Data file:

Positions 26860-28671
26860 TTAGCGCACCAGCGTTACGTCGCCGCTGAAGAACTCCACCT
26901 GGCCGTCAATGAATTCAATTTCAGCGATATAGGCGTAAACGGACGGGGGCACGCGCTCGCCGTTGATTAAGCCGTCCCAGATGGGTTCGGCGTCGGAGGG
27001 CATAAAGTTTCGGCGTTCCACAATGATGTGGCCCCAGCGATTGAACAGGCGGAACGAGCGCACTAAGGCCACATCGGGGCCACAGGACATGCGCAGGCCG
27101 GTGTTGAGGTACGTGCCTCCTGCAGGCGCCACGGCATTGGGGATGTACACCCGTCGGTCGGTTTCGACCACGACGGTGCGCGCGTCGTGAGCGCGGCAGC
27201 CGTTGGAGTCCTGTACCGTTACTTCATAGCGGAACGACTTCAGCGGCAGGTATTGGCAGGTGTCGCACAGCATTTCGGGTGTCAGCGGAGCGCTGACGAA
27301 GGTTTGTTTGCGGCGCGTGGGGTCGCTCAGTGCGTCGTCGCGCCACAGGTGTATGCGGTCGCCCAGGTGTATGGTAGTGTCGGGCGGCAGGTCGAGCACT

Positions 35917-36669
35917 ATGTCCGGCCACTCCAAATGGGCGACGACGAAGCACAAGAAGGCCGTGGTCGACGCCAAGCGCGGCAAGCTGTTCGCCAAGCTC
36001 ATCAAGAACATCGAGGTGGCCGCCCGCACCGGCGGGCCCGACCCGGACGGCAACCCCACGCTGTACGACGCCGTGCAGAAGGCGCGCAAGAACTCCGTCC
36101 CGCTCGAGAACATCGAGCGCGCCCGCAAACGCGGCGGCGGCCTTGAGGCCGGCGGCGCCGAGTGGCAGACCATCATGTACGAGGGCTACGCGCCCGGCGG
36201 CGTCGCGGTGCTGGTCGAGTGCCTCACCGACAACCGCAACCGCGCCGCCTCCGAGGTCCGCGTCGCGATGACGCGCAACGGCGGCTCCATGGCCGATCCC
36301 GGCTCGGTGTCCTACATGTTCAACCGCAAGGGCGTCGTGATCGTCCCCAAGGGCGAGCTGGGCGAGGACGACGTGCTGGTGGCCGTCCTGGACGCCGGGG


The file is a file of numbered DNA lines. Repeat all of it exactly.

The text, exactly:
Positions 26860-28671
26860 TTAGCGCACCAGCGTTACGTCGCCGCTGAAGAACTCCACCT
26901 GGCCGTCAATGAATTCAATTTCAGCGATATAGGCGTAAACGGACGGGGGCACGCGCTCGCCGTTGATTAAGCCGTCCCAGATGGGTTCGGCGTCGGAGGG
27001 CATAAAGTTTCGGCGTTCCACAATGATGTGGCCCCAGCGATTGAACAGGCGGAACGAGCGCACTAAGGCCACATCGGGGCCACAGGACATGCGCAGGCCG
27101 GTGTTGAGGTACGTGCCTCCTGCAGGCGCCACGGCATTGGGGATGTACACCCGTCGGTCGGTTTCGACCACGACGGTGCGCGCGTCGTGAGCGCGGCAGC
27201 CGTTGGAGTCCTGTACCGTTACTTCATAGCGGAACGACTTCAGCGGCAGGTATTGGCAGGTGTCGCACAGCATTTCGGGTGTCAGCGGAGCGCTGACGAA
27301 GGTTTGTTTGCGGCGCGTGGGGTCGCTCAGTGCGTCGTCGCGCCACAGGTGTATGCGGTCGCCCAGGTGTATGGTAGTGTCGGGCGGCAGGTCGAGCACT

Positions 35917-36669
35917 ATGTCCGGCCACTCCAAATGGGCGACGACGAAGCACAAGAAGGCCGTGGTCGACGCCAAGCGCGGCAAGCTGTTCGCCAAGCTC
36001 ATCAAGAACATCGAGGTGGCCGCCCGCACCGGCGGGCCCGACCCGGACGGCAACCCCACGCTGTACGACGCCGTGCAGAAGGCGCGCAAGAACTCCGTCC
36101 CGCTCGAGAACATCGAGCGCGCCCGCAAACGCGGCGGCGGCCTTGAGGCCGGCGGCGCCGAGTGGCAGACCATCATGTACGAGGGCTACGCGCCCGGCGG
36201 CGTCGCGGTGCTGGTCGAGTGCCTCACCGACAACCGCAACCGCGCCGCCTCCGAGGTCCGCGTCGCGATGACGCGCAACGGCGGCTCCATGGCCGATCCC
36301 GGCTCGGTGTCCTACATGTTCAACCGCAAGGGCGTCGTGATCGTCCCCAAGGGCGAGCTGGGCGAGGACGACGTGCTGGTGGCCGTCCTGGACGCCGGGG